Censorship and a Streetcar: Part One.

We’ve previously touched on issues of censorship here at True Classics, but our next two entries this week will take a more in-depth look at the Hays Code, particularly in regards to the struggle to adapt the controversial source material of A Streetcar Named Desire for the big screen.

By 1950, Hollywood had reached an impasse.  For nearly twenty years, the movie industry had largely been under the control of the studio system and bound to follow the rules of the Production Code, a set of regulations and standards designed to limit the corruptible influence of entertainment on American society.  But as the new decade dawned, a young, fresh group of filmmakers began to emerge who, in the ensuing years, would challenge the status quo and lead to the abolishment of the Code and a broader definition of what would be deemed “acceptable” on film.

Enter Elia Kazan, an Oscar-winning director of controversial films such as 1947’s Gentleman’s Agreement, which deals with anti-Semitism, and 1949’s Pinky, a race-relations drama.  Never one to shy away from divisive subject matter, Kazan directed the Broadway version of Tennessee Williams’ Pulitzer Prize-winning play A Streetcar Named Desire, and in 1951, brought the material to the big screen with much of the original play’s cast intact (save Vivien Leigh, who replaced Jessica Tandy in the role of Blanche DuBois). 

Yet the version seen on the Broadway stage was far from the same story seen in the film version.  While Broadway plays were not, by and large, subjected to the rigors of censorship, Hollywood was a different matter altogether: mirroring the purported whims of a conservative American society, films were regularly edited to remove supposedly unsavory or contentious elements.  By sanitizing controversial material for film audiences, however, the Production Code did viewers a grave disservice; in the case of A Streetcar Named Desire, the adult nature of the original story was watered down into something decidedly blander and less powerful.  Ultimately, the differences between Williams’ original play and the bowdlerized screen version demonstrate the limits censorship places on filmmakers and artists who strive to portray the sometimes brutal honesty of reality.  At the same time, these differences also illustrate the ways in which filmmakers could creatively side-step the restrictions placed upon them and still get “salacious” or “troublesome” points across to viewers.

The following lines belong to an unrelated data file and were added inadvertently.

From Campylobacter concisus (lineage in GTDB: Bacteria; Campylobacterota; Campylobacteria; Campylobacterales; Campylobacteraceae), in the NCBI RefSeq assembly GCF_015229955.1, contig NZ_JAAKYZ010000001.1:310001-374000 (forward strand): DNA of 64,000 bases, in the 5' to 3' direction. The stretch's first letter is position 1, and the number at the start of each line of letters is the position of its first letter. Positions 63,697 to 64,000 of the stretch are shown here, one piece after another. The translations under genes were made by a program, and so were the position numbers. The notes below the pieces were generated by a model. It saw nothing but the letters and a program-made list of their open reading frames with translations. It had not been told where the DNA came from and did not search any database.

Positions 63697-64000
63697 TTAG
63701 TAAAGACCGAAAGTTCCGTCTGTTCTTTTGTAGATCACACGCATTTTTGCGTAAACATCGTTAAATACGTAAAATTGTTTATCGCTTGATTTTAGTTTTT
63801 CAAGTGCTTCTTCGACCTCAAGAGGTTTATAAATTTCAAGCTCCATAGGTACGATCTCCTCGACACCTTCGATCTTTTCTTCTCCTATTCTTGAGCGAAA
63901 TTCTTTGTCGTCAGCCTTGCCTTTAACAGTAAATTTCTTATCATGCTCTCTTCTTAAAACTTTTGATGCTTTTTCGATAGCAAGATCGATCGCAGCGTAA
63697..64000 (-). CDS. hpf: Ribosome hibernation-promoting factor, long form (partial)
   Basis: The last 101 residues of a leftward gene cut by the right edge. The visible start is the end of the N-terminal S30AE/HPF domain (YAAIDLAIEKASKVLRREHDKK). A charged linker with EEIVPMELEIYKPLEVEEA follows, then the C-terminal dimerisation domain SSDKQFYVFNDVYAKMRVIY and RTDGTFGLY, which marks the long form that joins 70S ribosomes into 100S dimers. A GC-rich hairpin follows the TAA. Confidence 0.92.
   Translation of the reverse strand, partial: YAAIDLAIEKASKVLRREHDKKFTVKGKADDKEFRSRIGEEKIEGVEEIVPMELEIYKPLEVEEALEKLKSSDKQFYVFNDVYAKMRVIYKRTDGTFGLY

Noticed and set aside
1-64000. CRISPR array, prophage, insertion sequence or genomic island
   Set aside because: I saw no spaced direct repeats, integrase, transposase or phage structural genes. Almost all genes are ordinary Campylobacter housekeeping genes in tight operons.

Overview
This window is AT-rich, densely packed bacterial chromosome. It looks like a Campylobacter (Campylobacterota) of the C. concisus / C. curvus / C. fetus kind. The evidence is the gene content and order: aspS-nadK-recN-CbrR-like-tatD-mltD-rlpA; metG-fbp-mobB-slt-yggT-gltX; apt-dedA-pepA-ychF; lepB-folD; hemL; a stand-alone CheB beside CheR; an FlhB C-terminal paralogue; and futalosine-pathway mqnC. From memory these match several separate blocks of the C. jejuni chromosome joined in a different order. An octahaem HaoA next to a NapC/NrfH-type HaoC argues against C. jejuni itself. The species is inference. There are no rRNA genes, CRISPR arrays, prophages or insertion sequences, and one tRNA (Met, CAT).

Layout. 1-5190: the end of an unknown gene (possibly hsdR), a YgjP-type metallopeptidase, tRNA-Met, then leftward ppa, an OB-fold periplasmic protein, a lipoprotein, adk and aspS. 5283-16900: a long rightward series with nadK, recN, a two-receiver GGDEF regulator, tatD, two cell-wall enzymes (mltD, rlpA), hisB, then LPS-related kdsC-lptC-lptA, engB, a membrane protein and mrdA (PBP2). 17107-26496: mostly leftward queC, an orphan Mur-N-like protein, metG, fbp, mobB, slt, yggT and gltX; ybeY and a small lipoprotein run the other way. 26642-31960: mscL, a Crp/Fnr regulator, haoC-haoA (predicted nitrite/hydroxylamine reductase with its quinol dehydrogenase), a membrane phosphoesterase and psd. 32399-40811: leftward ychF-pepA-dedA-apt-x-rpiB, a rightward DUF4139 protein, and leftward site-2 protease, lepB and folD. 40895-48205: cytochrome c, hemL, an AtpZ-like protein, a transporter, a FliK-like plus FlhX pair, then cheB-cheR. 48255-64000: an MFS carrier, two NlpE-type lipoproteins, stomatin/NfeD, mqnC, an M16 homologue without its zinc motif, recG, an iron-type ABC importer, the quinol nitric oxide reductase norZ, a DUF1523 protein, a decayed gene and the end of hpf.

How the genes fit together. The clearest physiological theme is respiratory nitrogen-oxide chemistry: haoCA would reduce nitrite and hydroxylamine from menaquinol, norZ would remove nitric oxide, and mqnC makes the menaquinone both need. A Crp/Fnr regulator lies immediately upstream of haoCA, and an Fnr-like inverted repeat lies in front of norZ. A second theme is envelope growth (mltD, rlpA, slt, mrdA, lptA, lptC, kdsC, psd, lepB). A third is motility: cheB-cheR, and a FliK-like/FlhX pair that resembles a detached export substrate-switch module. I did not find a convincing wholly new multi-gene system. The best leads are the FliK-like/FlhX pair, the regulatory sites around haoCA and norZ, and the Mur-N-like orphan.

Censorship in the American film industry originates almost from the inception of the first movie picture houses in the early twentieth century.  But the all-encompassing Production Code—sometimes referred to as the “Hays Code” after the first president of the Motion Picture Producers and Distributors of America (MPPDA), Will H. Hays—did not actually originate from the desire to censor films, but rather from efforts to prevent such censorship and interference in the film industry by the United States government.  Hays, who served as Postmaster General during the administration of President Warren G. Harding, was brought into the position in 1922 by film industry leaders who sought to head off federal attempts at censoring films.  Hays and the MPPDA maintained that the American public did not need nor desire censorship of films, and thereby set out to circumvent the possibility.  But within a decade, religious groups within the country had mobilized vocal anti-Hollywood efforts, and calls for government regulation of films had grown more adamant.  It soon became clear to Hays that self-regulation of the industry had become a necessity, and in 1930, the Production Code was established.

The Code begins with the creed, “No picture shall be produced that will lower the moral standards of those who see it. Hence the sympathy of the audience should never be thrown to the side of crime, wrongdoing, evil or sin,” and outlines the things filmmakers cannot express on the screen, including: depictions of murder, detailed crime, sex, childbirth, adultery, sex “perversion,” vulgarity, obscenity, profanity, nudity, explicit dancing, ridicule of religion, and unpatriotic feelings, among a laundry list of other offenses.  The second part, labeled “Reasons,” outlined why adherence to the Code was tantamount; this section clearly demonstrated the influence of religious dogma—particularly Catholic religious dogma—on the development of the new industry standards.  In fact, the Catholic Legion of Decency was a particularly strong influence on the development of motion picture censorship, able to quickly mobilize vociferous publicity campaigns in opposition to films deemed too inappropriate or vulgar for viewing.  By 1934, through a series of cultural and economic developments—the advent of sound, the Great Depression, growing Legion-led outcry over the moral bankruptcy of the movie business—the film industry was forced to cave, and a Production Code seal of approval became absolutely vital to ensure a film’s success at the box office.